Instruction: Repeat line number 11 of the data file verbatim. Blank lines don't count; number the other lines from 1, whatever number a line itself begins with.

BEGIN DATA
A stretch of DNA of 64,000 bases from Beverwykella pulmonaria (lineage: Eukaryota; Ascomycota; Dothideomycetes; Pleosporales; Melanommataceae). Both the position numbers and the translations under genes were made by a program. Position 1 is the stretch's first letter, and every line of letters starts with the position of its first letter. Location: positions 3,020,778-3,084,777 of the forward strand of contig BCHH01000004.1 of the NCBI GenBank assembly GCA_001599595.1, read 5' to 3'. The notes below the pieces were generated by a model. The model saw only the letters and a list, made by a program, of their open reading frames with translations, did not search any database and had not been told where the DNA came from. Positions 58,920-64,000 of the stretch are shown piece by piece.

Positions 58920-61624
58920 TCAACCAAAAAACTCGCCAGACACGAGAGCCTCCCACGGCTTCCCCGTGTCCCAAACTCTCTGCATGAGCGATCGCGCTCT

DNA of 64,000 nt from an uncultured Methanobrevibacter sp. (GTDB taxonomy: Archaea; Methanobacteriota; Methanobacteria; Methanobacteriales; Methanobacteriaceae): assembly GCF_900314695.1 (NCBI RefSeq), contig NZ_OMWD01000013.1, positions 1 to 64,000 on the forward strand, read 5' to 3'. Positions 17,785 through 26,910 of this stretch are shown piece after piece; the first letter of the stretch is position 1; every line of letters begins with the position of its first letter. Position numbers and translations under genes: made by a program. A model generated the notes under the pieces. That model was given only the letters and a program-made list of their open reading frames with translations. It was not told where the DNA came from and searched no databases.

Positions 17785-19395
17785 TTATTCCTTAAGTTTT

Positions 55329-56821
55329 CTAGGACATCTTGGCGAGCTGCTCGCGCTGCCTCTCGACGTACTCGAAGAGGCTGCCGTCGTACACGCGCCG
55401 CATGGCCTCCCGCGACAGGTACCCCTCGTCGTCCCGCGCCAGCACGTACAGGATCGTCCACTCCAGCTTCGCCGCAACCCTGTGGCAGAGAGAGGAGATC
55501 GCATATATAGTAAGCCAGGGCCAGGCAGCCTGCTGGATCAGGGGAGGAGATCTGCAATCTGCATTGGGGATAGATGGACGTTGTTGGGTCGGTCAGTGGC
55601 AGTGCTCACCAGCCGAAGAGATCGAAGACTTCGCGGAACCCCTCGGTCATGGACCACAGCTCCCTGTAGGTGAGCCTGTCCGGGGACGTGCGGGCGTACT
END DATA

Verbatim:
55601 AGTGCTCACCAGCCGAAGAGATCGAAGACTTCGCGGAACCCCTCGGTCATGGACCACAGCTCCCTGTAGGTGAGCCTGTCCGGGGACGTGCGGGCGTACT